Even though business is complicated, it always pay to keep things simple, because this gives us clarity and focus for making decisions. Speaking of which, they used to say that a company had basically three broad strategies to follow.

Either you could focus on customer intimacy, and compete by being super close to your customers.  Think Zappo’s, the celebrated US online shoe retailer now owned by Amazon.  Or, you could go for product leadership, and design and build the best product on the market.  For this you could name Apple.  Lastly, you could major in on operational excellence, and do things much more efficiently than your competitors.  Ryanair would be a good example.

Imagine that each strategy sits at the point of a triangle.  When crafting your strategy you can only move around the outside the triangle.  You pick your strategy, or perhaps you opt for a combination of 2 strategies – a bit of one and a bit of the other.  But you can’t hedge your bets and go inside the triangle, looking for a combination of all three strategies.  That’s no strategy at all, just a big compromised mess.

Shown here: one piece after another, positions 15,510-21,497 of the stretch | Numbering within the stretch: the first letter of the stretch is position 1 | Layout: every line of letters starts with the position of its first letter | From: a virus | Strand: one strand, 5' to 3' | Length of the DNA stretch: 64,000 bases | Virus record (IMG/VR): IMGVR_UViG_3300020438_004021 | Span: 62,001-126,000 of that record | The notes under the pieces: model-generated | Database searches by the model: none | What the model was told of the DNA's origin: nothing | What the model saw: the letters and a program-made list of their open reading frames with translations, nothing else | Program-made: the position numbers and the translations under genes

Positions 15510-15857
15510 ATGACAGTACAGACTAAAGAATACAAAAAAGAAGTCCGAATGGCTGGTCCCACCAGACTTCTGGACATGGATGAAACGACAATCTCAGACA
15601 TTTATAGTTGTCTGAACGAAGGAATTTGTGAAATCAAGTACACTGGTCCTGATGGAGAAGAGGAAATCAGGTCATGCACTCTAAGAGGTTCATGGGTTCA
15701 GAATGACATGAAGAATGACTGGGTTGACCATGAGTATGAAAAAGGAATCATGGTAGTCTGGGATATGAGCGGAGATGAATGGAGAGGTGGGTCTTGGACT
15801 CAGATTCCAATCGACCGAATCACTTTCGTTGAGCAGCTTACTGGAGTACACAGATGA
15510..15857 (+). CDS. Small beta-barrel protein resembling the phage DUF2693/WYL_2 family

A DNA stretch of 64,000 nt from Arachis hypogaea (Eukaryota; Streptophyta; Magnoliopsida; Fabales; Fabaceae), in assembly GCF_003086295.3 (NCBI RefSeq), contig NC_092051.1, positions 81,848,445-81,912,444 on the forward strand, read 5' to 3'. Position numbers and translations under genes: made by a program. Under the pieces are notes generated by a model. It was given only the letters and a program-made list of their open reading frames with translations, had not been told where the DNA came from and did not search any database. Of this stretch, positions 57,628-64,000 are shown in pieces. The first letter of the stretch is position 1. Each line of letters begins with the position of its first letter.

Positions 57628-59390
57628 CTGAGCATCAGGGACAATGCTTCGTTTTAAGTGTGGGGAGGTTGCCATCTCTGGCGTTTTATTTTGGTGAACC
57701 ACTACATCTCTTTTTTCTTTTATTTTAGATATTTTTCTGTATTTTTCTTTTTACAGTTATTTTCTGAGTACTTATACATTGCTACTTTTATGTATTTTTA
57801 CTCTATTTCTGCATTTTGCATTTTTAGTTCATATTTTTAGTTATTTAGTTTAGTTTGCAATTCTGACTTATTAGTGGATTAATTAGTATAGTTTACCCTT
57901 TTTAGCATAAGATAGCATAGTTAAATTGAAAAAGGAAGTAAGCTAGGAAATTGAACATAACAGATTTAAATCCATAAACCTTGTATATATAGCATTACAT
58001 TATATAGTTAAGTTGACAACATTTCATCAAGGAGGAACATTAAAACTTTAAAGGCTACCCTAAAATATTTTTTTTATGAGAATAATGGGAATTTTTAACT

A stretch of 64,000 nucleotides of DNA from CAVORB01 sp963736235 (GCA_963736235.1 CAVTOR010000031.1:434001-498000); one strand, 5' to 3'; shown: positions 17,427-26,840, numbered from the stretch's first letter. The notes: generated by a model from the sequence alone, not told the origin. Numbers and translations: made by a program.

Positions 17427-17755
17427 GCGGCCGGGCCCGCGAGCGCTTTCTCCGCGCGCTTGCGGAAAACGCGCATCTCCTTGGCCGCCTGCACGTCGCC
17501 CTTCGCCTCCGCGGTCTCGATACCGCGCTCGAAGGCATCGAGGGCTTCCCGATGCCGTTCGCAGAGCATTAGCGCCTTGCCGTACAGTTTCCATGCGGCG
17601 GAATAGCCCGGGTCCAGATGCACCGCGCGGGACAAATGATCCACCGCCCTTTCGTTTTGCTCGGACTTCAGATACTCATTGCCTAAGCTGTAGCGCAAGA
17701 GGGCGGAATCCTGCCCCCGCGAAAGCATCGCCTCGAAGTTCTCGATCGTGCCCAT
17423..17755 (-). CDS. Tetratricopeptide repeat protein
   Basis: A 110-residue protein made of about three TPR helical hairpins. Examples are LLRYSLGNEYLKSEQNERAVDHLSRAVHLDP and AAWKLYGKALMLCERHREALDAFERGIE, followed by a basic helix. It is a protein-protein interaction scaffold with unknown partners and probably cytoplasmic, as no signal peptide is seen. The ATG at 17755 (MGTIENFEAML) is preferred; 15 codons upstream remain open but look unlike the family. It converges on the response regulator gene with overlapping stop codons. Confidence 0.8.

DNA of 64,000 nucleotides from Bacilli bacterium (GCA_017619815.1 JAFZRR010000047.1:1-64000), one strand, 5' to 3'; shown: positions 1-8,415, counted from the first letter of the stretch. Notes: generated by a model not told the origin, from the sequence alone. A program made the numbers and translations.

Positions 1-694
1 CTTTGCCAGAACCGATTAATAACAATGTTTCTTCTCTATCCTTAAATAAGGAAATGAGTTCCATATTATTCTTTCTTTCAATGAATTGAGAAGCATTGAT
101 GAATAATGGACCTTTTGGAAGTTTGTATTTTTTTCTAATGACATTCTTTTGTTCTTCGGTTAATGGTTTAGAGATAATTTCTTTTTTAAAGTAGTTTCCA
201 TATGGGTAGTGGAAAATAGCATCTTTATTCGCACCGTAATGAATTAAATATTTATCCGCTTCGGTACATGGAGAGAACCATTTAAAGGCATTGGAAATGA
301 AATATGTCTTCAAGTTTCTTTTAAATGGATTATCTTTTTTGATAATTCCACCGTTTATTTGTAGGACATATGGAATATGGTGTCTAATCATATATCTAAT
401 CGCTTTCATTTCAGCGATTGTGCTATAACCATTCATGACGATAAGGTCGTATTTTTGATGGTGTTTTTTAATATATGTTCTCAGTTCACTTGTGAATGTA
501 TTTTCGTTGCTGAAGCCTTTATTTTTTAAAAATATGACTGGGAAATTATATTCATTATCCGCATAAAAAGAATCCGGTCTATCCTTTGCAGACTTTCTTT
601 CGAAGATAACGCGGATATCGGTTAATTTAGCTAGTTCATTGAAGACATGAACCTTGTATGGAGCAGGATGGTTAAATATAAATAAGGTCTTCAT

In this sense it’s just like the holy trinity of delivering software, the price-quality-time conundrum.  If you move in one strategic direction, you lose elements of the other.  For example, focusing on quality has an impact on price and time (to market).  (You’ll also hear people talking about the triangle of cost, time and scope, all of which determine product quality, but you get my point.)

The trouble is, everyone’s starting to realise they HAVE to be customer intimate, regardless of their strategy.  If you’re not customer-focused, it will always come back to bite you.  For a long time I’ve been arguing that Ryanair’s drive towards operational excellence at the expense of customer happiness will rebound.  Charging you excessively to check in a bag reduces weight in the plane, fuel required for transportation, and flight turnaround times.  But your customers resent you.

Interestingly, Ryanair has started to acknowledge that its lack of respect for the customer has to change.  Furthermore, and if you have time, for an altogether funnier take on the resentment people feel that the initial price of a flight is never the final price, this song is well worth a look.

So if customer intimacy should be everyone’s strategy, we now need to think outside of the triangle.